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Central Michigan officially submits appeal to NCAA for suspended QB David Moore


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Central Michigan quarterback David Moore listens for the play call during a practice Oct. 29 at Bennett Track Field.

Central Michigan has taken the next step in the appeals process for suspended junior quarterback David Moore.

The university has officially submitted an appeal to the NCAA in an attempt to get Moore's suspension overturned.

First-year coach Jim McElwain said Moore's appeal had to be sent in by Nov. 22, and it was delivered shortly before the deadline.

"It's been sent in," McElwain said. "I know that. Where it's at from there, nobody knows."

Moore tested positive for a banned substance, which the university cited an over-the-counter nutritional supplement as the likely cause. 

Due to the positive test for a performance-enhancing drug, Moore was immediately suspended.

McElwain did not cite the type of substance Moore took, and he also did not explain the angle for the appeal.

When asked if he felt optimistic about Moore's chances to win the appeal, McElwain said, "Who knows?"

Central Michigan's coach added that it will come down to how the person handling the case decides to treat the Chippewas.

"How they are going to treat Central Michigan in comparison to other places, you just never know," McElwain said. "We'll find out. I think there's been some precedents at times possibly, so we'll just see.

"It's totally up to them."

Central Michigan quarterback David Moore gets ready to throw a pass during a practice Sept. 24 at Bennett Track Field.

After throwing for 1,143 yards and five touchdowns while also rushing for one score, Moore became ineligible due to the failed drug test. He started four games following Quinten Dormady's injury in Week 2 against Wisconsin.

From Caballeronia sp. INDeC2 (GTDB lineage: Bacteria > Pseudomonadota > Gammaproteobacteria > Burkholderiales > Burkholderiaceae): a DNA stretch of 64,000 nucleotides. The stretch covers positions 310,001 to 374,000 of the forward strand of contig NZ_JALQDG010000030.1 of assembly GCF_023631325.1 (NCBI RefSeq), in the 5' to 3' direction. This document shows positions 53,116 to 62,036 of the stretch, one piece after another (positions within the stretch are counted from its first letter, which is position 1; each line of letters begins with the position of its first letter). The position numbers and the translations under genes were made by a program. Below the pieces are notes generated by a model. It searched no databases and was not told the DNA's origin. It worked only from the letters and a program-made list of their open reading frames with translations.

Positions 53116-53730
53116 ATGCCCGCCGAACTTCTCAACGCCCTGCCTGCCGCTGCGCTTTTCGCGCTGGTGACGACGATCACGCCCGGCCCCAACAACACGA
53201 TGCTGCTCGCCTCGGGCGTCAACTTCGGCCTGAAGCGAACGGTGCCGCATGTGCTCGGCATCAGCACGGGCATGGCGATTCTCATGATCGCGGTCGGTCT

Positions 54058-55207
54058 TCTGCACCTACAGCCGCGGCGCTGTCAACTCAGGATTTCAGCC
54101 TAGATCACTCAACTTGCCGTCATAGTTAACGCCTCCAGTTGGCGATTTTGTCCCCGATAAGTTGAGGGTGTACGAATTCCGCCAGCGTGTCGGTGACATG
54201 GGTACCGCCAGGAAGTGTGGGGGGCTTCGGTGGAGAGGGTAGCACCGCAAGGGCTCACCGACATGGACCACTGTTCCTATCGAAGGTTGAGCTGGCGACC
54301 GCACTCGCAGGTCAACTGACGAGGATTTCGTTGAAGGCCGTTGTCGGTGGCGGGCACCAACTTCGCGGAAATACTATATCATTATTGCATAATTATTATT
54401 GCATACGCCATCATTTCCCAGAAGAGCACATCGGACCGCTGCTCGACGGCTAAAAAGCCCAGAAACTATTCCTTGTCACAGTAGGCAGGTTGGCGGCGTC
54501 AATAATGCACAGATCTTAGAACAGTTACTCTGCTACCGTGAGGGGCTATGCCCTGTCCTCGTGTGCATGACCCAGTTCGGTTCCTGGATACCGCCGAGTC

Shortly after an Oct. 5 win against Eastern Michigan, Moore was suspended. Over a month later, his appeal was finally sent to the NCAA.

Moore has been ineligible to play through the appeals process, and he will be forced to wait until October 2020 to get back on the field if his appeal is denied. 

The ban lasts 365 days from the date of the test, which was Oct. 7.

Back in early October, Central Michigan Athletic Director Michael Alford announced the university's decision to appeal the NCAA's ruling.

"Based on the university’s review of the available evidence, the university has decided to appeal this ruling," Alford said.

The appeal process typically takes a long period time, and that has already been showcased by the amount of time it took CMU to file paperwork to the NCAA. 

McElwain and teammate Steve Eipper spoke about Moore's suspension shortly after it was handed down. 

“You just feel for him," McElwain said on Oct. 9 to Central Michigan Life. "I know I’ve made a ton of mistakes. It’s something you have to deal with. The really good thing is that he’s got great support here, great support from our compliance office, our administration and his teammates."

Moore, along with the rest of the team, was told before the season to check with the team trainers before taking any type of supplement – regardless of if it was prescribed or purchased over-the-counter.

"One of the things that is stressed in all those meetings is that before you do anything, you want to check whatever is in it with the trainers," McElwain said. 

"In this case, it's an innocent mistake. You just feel bad.”

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